Daily Toreador: Business ranked most popular major at Tech
With 42 majors to choose from, the Texas Tech College of Arts and Sciences is home to more students than any other college on campus. However, the major with the highest enrollment is in the Rawls College of Business Administration.
In a list from Valerie Paton, vice provost for planning and assessment, the RCOBA claims two spots in the top 10 majors at Texas Tech with business administration as the number one and undeclared business in third.
The lead adviser for the college of business, Megan Balko, said the majors had such high enrollment because both were for general business degrees. Students later specify a major, most often marketing, management, accounting or finance.
Still, she said, the institution of business is growing because students recognize business degrees as being useful.
"The job placement rate is really good," Balko said. "Even in a down economy, a business degree is valuable."
The business school's undergraduate program is growing, she said, and its reputation is getting better, not only for Tech's undergraduate students, but also among universities across the state.
Students are also more inclined to choose these majors as a way to get to law or medical school, Balko said.
Between these two majors, exercise and sports science takes second place with 1,313 students enrolled.
The major has four tracks, said Jodi Dillard, senior adviser to undergraduates in ESS, and the variety encourages participants, as each track is different.
The track with the largest enrollment is exercise and sports sciences, she said, which focuses on the medical side of the field. Other tracks are sports studies, with a focus on business; exercise health promotion, with a focus on fitness; and the Physical Education Teacher Education program, which trains students to become PE teachers or coaches.
The variety of careers students can get with these degrees is also attractive, Dillard said. Students can work in anything from law, to cardiac rehabilitation to owning, their own gyms.
"These are all people who want to learn about the human body," she said. "These are people who want to make other people's lives better."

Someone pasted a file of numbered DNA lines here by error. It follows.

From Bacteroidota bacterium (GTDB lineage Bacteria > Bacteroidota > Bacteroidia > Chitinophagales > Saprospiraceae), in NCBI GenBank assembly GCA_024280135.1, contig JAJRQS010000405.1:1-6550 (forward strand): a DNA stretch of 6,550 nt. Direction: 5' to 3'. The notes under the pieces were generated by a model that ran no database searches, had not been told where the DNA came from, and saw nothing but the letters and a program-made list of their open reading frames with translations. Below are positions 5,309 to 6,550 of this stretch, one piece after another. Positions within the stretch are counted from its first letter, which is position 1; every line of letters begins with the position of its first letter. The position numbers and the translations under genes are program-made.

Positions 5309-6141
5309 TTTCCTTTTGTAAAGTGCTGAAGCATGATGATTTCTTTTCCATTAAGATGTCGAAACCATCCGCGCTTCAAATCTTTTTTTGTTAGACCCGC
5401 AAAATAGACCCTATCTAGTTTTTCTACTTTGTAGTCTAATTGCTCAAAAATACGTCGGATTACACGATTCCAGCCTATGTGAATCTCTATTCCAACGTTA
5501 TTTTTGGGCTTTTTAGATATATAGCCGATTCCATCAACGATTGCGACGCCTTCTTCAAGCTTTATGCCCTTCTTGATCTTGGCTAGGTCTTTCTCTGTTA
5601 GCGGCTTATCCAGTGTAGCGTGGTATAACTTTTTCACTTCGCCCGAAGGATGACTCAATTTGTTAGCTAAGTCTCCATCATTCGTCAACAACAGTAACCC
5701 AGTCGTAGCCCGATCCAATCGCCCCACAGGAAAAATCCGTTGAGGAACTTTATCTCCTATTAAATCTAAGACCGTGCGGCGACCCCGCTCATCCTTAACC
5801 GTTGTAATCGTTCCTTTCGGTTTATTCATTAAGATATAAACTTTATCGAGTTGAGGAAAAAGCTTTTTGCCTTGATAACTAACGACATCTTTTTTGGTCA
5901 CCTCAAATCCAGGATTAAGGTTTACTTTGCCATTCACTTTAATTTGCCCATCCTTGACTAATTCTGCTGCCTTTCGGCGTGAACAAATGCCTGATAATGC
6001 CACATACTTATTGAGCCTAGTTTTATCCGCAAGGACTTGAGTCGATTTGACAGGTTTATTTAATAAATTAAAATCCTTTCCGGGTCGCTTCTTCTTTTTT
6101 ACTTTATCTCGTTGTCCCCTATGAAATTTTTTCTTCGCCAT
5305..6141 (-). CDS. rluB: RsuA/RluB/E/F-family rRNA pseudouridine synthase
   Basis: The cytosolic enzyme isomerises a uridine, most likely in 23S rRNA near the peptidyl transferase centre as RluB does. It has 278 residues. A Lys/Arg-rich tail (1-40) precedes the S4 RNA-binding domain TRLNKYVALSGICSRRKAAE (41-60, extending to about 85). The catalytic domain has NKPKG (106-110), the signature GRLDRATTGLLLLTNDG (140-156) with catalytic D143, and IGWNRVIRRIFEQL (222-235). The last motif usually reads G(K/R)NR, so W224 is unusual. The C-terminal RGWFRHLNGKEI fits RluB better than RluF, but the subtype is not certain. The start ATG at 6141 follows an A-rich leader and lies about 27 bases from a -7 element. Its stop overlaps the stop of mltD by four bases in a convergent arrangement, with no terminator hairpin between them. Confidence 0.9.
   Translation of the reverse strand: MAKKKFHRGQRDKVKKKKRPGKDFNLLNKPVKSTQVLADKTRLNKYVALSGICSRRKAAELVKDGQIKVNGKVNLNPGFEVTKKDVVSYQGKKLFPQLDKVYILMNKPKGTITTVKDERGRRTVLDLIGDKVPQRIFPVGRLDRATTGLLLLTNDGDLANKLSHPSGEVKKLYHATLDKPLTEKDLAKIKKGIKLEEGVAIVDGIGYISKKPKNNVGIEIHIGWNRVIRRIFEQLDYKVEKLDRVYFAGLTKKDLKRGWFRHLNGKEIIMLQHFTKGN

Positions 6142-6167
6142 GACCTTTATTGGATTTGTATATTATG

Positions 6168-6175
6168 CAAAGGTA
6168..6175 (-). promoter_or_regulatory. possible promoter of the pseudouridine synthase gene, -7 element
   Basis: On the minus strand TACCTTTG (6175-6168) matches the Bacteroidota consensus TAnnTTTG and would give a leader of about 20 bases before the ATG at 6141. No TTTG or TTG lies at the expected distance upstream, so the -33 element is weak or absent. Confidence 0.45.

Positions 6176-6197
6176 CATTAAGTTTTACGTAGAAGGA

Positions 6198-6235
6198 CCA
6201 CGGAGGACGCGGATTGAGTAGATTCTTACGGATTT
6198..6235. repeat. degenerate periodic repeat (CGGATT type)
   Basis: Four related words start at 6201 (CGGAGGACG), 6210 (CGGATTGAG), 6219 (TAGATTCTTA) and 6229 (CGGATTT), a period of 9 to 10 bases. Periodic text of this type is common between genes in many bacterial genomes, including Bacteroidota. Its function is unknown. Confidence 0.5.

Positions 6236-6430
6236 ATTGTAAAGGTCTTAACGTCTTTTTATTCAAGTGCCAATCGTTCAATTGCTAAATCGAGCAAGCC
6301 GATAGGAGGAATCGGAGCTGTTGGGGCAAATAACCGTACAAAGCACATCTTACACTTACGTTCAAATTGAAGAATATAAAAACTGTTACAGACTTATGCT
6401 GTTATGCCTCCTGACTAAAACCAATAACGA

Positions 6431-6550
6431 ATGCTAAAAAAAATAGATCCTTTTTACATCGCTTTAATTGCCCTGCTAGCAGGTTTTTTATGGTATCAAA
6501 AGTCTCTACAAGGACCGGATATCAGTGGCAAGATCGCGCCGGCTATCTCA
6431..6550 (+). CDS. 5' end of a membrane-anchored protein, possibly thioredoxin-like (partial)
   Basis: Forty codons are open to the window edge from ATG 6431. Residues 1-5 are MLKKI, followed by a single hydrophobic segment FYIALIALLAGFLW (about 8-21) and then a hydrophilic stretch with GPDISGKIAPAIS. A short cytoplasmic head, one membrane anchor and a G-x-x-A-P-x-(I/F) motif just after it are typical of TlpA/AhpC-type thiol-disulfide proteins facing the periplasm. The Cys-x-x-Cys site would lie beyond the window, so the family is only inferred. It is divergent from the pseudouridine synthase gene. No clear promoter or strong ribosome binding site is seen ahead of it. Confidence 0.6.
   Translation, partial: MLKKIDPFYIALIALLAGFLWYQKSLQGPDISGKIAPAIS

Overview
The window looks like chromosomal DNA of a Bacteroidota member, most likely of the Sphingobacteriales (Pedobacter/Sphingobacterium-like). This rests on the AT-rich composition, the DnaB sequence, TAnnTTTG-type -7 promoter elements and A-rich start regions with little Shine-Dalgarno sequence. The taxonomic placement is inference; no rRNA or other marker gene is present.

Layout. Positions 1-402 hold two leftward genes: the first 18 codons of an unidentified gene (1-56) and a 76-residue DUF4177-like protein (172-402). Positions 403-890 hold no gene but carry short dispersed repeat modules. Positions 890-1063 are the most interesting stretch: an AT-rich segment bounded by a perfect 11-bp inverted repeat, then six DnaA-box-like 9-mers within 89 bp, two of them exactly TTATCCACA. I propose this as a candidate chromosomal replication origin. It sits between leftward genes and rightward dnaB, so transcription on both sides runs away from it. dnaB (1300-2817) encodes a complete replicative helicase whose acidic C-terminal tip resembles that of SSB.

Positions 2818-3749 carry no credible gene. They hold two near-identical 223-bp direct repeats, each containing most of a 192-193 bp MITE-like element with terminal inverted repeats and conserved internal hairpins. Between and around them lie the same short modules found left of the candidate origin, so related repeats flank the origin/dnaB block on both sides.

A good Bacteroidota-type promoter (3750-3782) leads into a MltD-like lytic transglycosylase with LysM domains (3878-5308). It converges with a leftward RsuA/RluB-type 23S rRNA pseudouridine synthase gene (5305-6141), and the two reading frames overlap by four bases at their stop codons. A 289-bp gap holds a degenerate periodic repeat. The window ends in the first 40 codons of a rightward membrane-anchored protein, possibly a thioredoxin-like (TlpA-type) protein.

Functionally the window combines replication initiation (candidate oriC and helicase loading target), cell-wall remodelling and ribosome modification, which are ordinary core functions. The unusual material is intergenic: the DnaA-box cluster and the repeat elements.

As this year's students graduate, Dillard said, the job market will welcome them with open arms. As baby boomers age, she explained, they will look for ways to stay active, whether it is through personal training or just going to the gym. No matter what, Dillard said, an aging population provides job security for this year's ESS graduates.
ESS was just one of four Arts and Sciences majors to make the list, along with psychology, biology and undeclared arts and sciences.
Those within the College of Arts and Sciences work to make students as well rounded as possible, making sure science majors take a foreign language, and art majors take science classes.
John Zak, the associate dean for research a the College of Arts and Sciences, said this creates a broad worldview and improves overall education, rather than just training someone for their career.
"You never know what aspects of your education you will have to draw from," he said.
No matter which department a student is in within the college, Zak said, they will get an excellent education.
"It's one of Tech's hidden qualities," he said. "We have very qualified teachers."
More specifically, he said, biology, math, ESS and psychology in the College of Arts and Sciences each have earned the Department of Excellence in Teaching Award.
The remaining top 10 is rounded out with mechanical engineering, architecture, pre-engineering and multidisciplinary studies in the College of Education.
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